Trump’s conduct during the Ukraine call has touched off “a defining moment for the counsel’s office post-Watergate,” John Dean, the White House counsel under Richard Nixon and himself a whistle-blower in the Watergate scandal, told us.
With the prospect of six more years in office looking more uncertain than ever, Trump finally seems to feel like he has a lawyer. The question now, as the impeachment inquiry deepens, is the degree to which Cipollone thinks of Trump, not the presidency, as his client.
If cipollone has shown he’s up to the task of defending the president, even in such high stakes as impeachment, it may be because he’s personally advised Trump and his inner circle for years.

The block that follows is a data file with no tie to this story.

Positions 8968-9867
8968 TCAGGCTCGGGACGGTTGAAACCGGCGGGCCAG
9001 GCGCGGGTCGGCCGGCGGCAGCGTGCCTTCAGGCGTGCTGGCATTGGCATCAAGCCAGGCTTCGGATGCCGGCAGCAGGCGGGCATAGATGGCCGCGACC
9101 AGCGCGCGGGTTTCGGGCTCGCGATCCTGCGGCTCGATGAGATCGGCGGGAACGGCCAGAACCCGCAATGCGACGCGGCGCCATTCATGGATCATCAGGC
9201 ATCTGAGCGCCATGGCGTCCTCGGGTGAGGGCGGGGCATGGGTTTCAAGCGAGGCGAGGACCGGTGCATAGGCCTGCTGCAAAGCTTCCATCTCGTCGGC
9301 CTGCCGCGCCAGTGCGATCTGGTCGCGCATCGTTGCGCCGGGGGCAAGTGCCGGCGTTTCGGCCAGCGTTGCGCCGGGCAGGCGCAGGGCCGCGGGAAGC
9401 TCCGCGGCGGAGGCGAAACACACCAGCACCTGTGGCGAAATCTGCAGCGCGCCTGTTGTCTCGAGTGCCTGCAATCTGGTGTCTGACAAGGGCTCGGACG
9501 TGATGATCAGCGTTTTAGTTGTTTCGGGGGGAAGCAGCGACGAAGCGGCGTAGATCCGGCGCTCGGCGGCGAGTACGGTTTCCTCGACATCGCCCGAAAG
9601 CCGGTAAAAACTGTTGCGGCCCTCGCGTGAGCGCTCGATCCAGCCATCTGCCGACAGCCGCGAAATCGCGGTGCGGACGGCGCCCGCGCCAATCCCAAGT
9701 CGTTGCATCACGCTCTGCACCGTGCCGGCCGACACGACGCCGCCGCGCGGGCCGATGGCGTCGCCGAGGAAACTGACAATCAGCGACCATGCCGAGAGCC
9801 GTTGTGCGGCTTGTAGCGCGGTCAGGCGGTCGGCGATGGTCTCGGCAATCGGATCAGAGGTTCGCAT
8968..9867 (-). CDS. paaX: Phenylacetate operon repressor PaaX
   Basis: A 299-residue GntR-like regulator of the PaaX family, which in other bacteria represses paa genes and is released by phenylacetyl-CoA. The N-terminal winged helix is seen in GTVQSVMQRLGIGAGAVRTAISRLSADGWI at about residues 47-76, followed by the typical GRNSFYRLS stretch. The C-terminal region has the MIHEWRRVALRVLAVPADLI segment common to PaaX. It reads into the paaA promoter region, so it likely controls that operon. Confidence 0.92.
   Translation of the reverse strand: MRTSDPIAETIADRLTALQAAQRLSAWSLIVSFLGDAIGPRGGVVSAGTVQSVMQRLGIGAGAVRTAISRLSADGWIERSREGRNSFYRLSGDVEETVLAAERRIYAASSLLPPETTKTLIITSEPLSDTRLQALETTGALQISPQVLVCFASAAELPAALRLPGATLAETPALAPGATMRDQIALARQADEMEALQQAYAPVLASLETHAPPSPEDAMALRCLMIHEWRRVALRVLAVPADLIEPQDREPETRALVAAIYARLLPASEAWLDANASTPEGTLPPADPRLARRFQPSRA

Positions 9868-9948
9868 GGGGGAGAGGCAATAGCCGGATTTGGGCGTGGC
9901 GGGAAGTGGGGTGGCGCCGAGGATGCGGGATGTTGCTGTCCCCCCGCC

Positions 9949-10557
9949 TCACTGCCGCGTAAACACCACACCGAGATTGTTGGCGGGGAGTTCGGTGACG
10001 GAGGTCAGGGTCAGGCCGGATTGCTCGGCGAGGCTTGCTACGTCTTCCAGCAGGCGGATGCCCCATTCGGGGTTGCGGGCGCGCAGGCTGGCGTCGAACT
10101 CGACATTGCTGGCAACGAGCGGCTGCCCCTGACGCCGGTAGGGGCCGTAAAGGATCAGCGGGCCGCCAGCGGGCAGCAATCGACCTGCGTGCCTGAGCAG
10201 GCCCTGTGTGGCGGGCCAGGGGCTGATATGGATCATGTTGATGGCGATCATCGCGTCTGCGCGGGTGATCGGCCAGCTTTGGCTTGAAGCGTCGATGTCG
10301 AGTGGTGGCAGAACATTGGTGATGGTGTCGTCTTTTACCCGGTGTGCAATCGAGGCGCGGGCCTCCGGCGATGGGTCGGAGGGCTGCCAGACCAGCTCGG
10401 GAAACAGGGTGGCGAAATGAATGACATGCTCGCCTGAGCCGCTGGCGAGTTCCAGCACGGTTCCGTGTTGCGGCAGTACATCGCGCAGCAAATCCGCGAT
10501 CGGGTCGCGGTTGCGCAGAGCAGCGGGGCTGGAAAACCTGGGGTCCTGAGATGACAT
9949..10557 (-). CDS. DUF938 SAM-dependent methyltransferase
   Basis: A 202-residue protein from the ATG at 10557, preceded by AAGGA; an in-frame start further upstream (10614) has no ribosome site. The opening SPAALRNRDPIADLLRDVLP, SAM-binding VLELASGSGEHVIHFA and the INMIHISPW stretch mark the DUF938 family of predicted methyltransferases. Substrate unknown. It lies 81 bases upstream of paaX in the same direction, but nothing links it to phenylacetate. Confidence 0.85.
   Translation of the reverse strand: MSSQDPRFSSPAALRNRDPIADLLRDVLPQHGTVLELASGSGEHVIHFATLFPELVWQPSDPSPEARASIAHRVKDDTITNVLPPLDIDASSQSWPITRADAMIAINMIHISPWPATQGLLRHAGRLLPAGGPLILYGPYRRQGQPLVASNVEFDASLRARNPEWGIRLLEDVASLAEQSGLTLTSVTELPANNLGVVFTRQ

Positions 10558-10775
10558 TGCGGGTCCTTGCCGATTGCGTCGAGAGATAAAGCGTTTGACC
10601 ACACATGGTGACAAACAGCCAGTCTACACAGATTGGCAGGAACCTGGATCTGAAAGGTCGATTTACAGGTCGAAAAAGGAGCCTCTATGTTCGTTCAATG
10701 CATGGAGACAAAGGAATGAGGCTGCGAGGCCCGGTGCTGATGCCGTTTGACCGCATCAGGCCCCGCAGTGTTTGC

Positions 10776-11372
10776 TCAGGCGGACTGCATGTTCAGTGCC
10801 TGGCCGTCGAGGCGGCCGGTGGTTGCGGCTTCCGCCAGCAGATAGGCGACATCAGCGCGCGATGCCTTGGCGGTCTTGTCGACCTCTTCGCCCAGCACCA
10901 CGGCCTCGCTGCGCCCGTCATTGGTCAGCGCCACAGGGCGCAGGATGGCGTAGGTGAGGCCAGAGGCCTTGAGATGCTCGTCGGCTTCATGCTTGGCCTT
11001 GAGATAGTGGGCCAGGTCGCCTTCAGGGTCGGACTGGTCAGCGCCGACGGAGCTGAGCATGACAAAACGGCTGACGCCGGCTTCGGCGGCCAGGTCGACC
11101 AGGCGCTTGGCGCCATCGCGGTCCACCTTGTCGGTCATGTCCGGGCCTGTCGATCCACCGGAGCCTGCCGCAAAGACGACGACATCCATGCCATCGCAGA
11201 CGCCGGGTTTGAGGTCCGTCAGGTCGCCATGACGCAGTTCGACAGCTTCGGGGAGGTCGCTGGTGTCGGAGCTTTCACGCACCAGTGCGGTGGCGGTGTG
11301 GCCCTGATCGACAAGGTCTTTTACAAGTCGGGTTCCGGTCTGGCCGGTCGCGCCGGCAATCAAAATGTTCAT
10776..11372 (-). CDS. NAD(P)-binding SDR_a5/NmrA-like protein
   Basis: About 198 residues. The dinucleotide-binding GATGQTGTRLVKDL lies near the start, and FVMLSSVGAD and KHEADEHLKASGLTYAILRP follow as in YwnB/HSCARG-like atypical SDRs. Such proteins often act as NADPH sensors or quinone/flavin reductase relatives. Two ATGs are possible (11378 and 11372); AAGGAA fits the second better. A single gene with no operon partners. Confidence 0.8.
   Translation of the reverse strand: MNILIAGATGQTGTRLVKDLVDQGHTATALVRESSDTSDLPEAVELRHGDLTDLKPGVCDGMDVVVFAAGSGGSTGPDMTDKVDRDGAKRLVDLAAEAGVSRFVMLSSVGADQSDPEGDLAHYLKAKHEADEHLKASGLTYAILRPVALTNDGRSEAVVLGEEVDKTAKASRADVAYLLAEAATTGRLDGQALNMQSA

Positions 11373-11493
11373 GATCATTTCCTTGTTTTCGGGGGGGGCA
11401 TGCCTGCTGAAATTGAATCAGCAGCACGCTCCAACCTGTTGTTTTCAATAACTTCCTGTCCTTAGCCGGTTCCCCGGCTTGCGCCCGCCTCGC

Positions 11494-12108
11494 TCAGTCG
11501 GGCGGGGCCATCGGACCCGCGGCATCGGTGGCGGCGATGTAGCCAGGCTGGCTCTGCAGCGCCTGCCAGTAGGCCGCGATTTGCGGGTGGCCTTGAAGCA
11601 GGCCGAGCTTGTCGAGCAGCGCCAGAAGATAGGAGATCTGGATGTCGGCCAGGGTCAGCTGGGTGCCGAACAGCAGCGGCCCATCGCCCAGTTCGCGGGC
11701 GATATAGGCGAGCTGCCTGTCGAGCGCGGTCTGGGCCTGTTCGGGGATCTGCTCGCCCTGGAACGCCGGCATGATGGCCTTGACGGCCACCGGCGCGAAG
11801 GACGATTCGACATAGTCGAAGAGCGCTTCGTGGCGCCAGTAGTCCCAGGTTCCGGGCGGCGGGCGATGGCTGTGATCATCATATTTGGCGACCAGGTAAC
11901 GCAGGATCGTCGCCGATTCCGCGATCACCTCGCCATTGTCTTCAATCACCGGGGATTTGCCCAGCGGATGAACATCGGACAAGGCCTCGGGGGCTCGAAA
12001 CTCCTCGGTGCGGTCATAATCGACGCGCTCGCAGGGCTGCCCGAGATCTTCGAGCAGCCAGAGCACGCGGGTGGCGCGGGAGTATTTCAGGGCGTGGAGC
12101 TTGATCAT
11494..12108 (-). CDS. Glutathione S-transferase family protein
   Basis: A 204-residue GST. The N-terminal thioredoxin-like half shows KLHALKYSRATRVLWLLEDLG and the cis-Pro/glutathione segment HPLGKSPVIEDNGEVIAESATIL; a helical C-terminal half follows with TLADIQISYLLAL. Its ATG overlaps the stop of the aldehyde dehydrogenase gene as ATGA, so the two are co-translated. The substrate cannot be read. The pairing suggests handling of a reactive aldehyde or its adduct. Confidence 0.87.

A low-key figure in Washington’s private legal establishment, Cipollone discreetly offered advice to Trump and his aides as early as the campaign, when the pro-Trump Fox News host Laura Ingraham introduced him to Trump’s team. Cipollone helped Trump prepare for the general-election debates with Hillary Clinton in 2016.
The president’s allies called on Cipollone again less than a year later, when Mueller opened his investigation into Russian interference in the election. Cipollone became a sounding board for Trump’s outside legal team, members of which told us that he had advised them on questions such as whether the president should give a sit-down interview to Mueller. (Cipollone didn’t think he should; Trump agreed.) “I called him counsel to the counsel,” Jay Sekulow, one of the president’s outside lawyers, told us.